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July 11, 2002: Point

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Along the back roads and the freeway ramps where I live, there is an abundance of wildlife. One plant in particular I have been admiring for weeks now, each time I pedal or drive by. In fact the little patch of land that the freeway on-ramp circles around was at one point overflowing with this whatever-it-was, sporting beautiful purplish blue flowers. I never really stopped to get a close look at the plant, but I'd admire it each time I passed. And since we've got this fairly large backyard that is still not landscaped, and since we would like to do part of it in bushes and shrubs and other sorts of greenery that's nicely drought-tolerant but still pretty, I was starting to think that one of these days I would have to find out just what it is, so that maybe we could grow a few in our back yard.

Sunday morning we were out for what was going to be a long ride. We were approaching the corner when suddenly my tire started to make that odd shushing noise that tires make when they're suddenly soft. When I put on the brakes at the stop sign, I leaned down to feel the front tire. Completely flat. And since it had gone flat relatively quickly (we'd only gone 10 miles), I knew this wasn't simply going to be fixed just by whipping out the pump and filling it back full of air.

So I sent Richard back home to get the car, and I proceeded to walk my bike in the direction of home. I didn't really pay any attention at all to the wheels themselves because I already knew the front tire was flat, so it didn't really much matter. It wasn't until Richard returned with bike rack and car in tow and he was lifting my bike onto the rack that we both gave my tires a second look.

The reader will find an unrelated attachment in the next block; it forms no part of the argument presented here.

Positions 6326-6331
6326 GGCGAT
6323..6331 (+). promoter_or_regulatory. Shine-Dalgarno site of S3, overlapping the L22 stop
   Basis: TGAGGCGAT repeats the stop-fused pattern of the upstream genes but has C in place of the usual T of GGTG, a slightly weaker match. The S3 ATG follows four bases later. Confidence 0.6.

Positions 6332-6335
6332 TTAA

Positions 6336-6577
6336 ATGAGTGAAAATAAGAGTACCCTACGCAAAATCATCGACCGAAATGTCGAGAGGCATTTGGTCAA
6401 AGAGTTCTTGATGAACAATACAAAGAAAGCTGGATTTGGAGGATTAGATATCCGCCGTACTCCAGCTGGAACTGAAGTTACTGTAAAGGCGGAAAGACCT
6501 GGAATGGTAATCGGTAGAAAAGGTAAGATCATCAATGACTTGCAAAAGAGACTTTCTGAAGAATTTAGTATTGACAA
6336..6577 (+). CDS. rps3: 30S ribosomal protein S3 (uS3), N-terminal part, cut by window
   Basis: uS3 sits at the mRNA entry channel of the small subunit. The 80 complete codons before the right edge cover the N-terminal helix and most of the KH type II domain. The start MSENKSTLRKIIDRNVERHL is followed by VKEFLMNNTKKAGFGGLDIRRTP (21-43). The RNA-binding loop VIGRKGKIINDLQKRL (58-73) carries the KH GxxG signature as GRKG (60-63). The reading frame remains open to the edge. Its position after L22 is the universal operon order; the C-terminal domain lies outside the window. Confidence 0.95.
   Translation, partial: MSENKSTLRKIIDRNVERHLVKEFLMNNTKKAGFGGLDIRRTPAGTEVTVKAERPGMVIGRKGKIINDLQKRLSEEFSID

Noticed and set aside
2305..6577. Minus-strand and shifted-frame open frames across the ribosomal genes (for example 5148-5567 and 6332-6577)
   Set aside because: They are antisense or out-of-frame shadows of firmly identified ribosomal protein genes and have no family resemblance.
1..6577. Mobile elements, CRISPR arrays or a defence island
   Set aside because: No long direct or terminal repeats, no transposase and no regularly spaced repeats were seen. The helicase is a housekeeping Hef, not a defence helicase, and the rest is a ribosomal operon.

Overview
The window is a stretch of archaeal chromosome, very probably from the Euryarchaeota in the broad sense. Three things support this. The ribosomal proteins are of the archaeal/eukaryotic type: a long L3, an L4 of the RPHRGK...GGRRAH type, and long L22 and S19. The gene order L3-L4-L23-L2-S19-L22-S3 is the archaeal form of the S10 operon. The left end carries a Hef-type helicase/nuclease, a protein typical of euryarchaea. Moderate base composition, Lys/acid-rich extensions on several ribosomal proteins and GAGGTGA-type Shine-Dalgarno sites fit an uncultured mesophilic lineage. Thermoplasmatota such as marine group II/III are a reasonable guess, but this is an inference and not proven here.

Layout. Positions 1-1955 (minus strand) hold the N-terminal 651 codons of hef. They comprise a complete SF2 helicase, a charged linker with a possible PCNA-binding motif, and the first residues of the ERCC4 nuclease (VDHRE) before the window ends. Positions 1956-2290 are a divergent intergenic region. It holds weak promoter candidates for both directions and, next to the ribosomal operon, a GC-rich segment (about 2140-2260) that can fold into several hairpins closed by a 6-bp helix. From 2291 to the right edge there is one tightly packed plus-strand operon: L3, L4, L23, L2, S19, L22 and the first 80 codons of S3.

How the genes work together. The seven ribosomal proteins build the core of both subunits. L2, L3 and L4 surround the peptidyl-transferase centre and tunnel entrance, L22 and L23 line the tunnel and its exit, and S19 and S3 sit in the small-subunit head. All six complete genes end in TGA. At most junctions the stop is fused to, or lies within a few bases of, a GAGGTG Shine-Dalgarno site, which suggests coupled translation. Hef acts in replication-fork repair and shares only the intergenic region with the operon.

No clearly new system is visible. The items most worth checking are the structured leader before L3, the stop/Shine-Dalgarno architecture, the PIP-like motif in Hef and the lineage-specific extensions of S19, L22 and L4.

They were covered, quite literally, in thorns. We are not talking about your wimpy little burrs here. We are talking nasty thorns with sharp little sticker points that had embedded themselves deep into my tires. I tried to pull off a few and realized that we were going to need pliers, not only because these thorns were dangerous (this realization came the instant one of the aforementioned sticker points decided to embed itself into my finger), but because some of them were so far into the tire that I couldn't pry them free.

Richard purchased a handful of new inner tubes, and Monday evening we sat on the floor of the garage and got a crash course in not only how to replace bicycle inner tubes, but also how to get the back tire off and on again without messing up the chains. And we pulled probably 30 or more of those thorns out of my tires. Very carefully, with pliers, dropping them into a box, because apparently Richard learned the hard way that when you drop them and then step on them in bare feet, they're not at all friendly.

I was telling my tale of thorn-induced woe to a coworker over lunch today, and she laughed, nodding, and to my surprise, described the plant with those pretty flowers I've been admiring for weeks. Apparently that plant was the culprit - the evil conveyor of bike-eating thorns!

I've been pretty good all through this bicycling stint so far, watching out for potholes and cars and other bikes and pedestrians who walk little yappy dogs and the occasionally spontaneously-appearing stop sign. But silly me - it never occurred to me that I also have to keep my eye out for pretty purplish blue flowers as well.

At least now I know better. Next time I'm riding my bike and I happen to see something growing on the side of the road that looks particularly innocent, I'll stay far, far away.

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